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Dragons: Riders of Berk – “How To Pick Your Dragon” Recap

As Chieftain, Stoick has a lot of responsibilities on Berk. However, he isn’t always able to perform his duties in a timely manner because he is stuck in the old way of doing things. Hiccup wishes to change this, and with some help from Gobber, who reminds Stoick about Alvin’s recent attack, Stoick decides that he wishes to learn how to fly dragons. Hiccup modifies the mechanical controls that he built for Toothless in order to let his father fly him, but after a bad outing, Stoick changes his mind and decides that he wishes to stop. Refusing to let his father give up, Hiccup takes him out on a ride to show him how much a dragon could help him do his job, and then, showed him just how magnificent Berk looks from the air. At the end of the ride, Stoick is a changed man. The next day, Hiccup wakes up to find Stoick flying Toothless without his permission, and doing a very poor job at it to Toothless’ chagrin. After getting some advice from Astrid, he decides to tell his father that he can’t keep riding his dragon, to which Stoick replies that he’ll need to get a dragon of his own. They go to Berk’s Dragon Training Academy, where Stoick takes a look at all of the dragon types at Berk, but he’s unhappy with all of them. Their observations are cut short when they’re told that a rogue dragon, who had attacked ships earlier in the episode, was terrorizing another ship. They fly off on Toothless and arrive at the ship, where Stoick makes short work of the dragon, a Thunderdrum, and declares that he wants it to be his dragon. They take it back to Berk for training, but despite Hiccup’s best efforts, his father refuses to follow his advice and the dragon ultimately escapes. The Riders of Berk assemble to find the dragon, and after a brief search, Stoick finds the Thunderdrum in a cave where it is protecting another Thunderdrum. Stoick orders Hiccup to fetch the others so that they can bring the injured dragon to Gobber, who has become the closest thing Berk has to a veterinarian, while he stays with the dragons. After Stoick tries to bond with the beast a pack of boars arrives in hopes of killing and eating the injured dragon, something which Stoick refuses to allow. As he fights them off alongside the Thunderdrum that he wanted, Stoick takes Hiccup’s advice and calmly touches the dragon. Between this and his heroics in defending the dragon’s friend, Stoick forms a bond of trust that allows him to safely remove the dragon’s shackles. The Thunderdrum allows Stoick to ride him and the two proceed to chase off the remaining boars, allowing the Riders of Berk to carry the injured dragon to safety. They drop the dragon off at Gobber’s, telling him to take care of it, and then Hiccup and his father fly off into the sky together.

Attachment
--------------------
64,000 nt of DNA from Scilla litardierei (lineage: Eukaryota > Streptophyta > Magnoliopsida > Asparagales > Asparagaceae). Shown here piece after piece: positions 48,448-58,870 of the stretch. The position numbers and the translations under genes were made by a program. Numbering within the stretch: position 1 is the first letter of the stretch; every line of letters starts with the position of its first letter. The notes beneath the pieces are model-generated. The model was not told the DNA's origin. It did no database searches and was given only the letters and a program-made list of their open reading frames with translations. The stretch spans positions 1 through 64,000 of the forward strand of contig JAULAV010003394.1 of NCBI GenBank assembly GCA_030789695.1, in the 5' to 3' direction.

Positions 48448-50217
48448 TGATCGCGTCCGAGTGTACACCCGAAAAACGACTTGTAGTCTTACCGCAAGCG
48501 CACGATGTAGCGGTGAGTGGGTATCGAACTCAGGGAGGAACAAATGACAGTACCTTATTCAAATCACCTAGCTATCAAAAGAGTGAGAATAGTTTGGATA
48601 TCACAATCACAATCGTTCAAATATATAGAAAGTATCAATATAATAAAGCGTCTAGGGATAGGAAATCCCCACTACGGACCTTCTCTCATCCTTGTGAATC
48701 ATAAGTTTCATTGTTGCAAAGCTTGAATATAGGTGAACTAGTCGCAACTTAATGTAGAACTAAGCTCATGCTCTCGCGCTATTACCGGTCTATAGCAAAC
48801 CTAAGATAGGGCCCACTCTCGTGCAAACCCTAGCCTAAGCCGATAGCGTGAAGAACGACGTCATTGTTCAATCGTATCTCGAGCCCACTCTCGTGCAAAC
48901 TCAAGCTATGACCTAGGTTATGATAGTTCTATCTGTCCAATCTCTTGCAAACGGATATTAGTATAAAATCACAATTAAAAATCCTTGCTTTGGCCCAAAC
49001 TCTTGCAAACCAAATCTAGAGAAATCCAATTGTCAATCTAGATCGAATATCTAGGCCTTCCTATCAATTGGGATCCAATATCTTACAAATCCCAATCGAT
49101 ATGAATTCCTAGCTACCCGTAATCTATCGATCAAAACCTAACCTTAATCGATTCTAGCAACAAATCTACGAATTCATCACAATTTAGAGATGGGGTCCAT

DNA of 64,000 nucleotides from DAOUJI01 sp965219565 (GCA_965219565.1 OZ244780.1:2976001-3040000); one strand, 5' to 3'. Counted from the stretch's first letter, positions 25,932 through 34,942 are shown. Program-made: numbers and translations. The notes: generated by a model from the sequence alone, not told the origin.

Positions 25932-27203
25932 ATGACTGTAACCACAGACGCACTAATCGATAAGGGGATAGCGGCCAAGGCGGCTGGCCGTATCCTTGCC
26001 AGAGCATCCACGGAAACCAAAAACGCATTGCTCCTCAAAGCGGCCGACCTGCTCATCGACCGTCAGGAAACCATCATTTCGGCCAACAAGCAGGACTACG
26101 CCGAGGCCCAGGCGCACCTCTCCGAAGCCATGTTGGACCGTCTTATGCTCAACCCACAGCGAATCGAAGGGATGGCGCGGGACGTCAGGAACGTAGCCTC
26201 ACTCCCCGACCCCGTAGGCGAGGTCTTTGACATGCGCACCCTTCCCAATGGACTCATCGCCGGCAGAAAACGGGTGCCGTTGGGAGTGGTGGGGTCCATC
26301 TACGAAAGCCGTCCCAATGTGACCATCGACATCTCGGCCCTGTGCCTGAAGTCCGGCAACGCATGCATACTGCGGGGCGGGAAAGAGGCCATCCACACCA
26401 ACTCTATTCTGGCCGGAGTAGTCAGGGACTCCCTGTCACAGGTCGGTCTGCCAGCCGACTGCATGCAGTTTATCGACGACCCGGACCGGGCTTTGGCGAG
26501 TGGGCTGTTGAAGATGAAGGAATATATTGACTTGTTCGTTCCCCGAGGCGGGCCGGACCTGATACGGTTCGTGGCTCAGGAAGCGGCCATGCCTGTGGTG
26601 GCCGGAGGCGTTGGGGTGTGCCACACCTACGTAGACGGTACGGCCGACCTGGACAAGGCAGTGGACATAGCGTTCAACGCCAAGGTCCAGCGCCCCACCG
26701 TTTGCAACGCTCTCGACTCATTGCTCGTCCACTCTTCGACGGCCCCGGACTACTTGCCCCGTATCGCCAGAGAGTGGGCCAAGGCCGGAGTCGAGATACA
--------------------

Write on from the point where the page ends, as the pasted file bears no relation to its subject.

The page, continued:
In my previous recap, I expressed hope that the series had finally turned a corner; that it had finally stopped tripping over itself with its frequent introductory episodes that dealt with mundane tasks and generated unneeded drama. Well, by all accounts, it would seem that it has turned that corner. This was a great episode and it was a lot of fun to watch, and while we’ll still have to wait until the next episode in order to see a grander adventure beyond the confines of Berk, this episode made use of continuity very well and now Stoick has his own dragon. The Thunderdrum seems like a very interesting dragon and I’m looking forward to seeing more residents of Berk get their own dragons, especially Gobber, but I still feel that this series should try to avoid being a “dragon-of-the-week” type of show.  There needs to be a healthy mixture of episode types, but based on what we know, it’s still too early to determine what the average episode is going to be like.

Something in particular that I noticed about this episode was the soundtrack. DreamWorks usually does a great job with their movies, but the power of the musical scores in their movies seldom translates over into their shows. When Kung Fu Panda: Legends Of Awesomeness was announced, I thought that many of the movie’s great scores would be tweaked and used for the show, but when watching the show, I barely seem to notice the soundtrack. But Riders Of Berk does a much better job at using its soundtrack to emphasize moments, even if those moments are rehashing things that happened in the movie. Hiccup taking his father into the clouds, like he did with Astrid in the movie, may not have looked as impressive as its theatrical counterpart, but the beautiful backgrounds and the music made the scene seem so much more impressive than it actually was. It’s a small thing, but small things like that can be very important.

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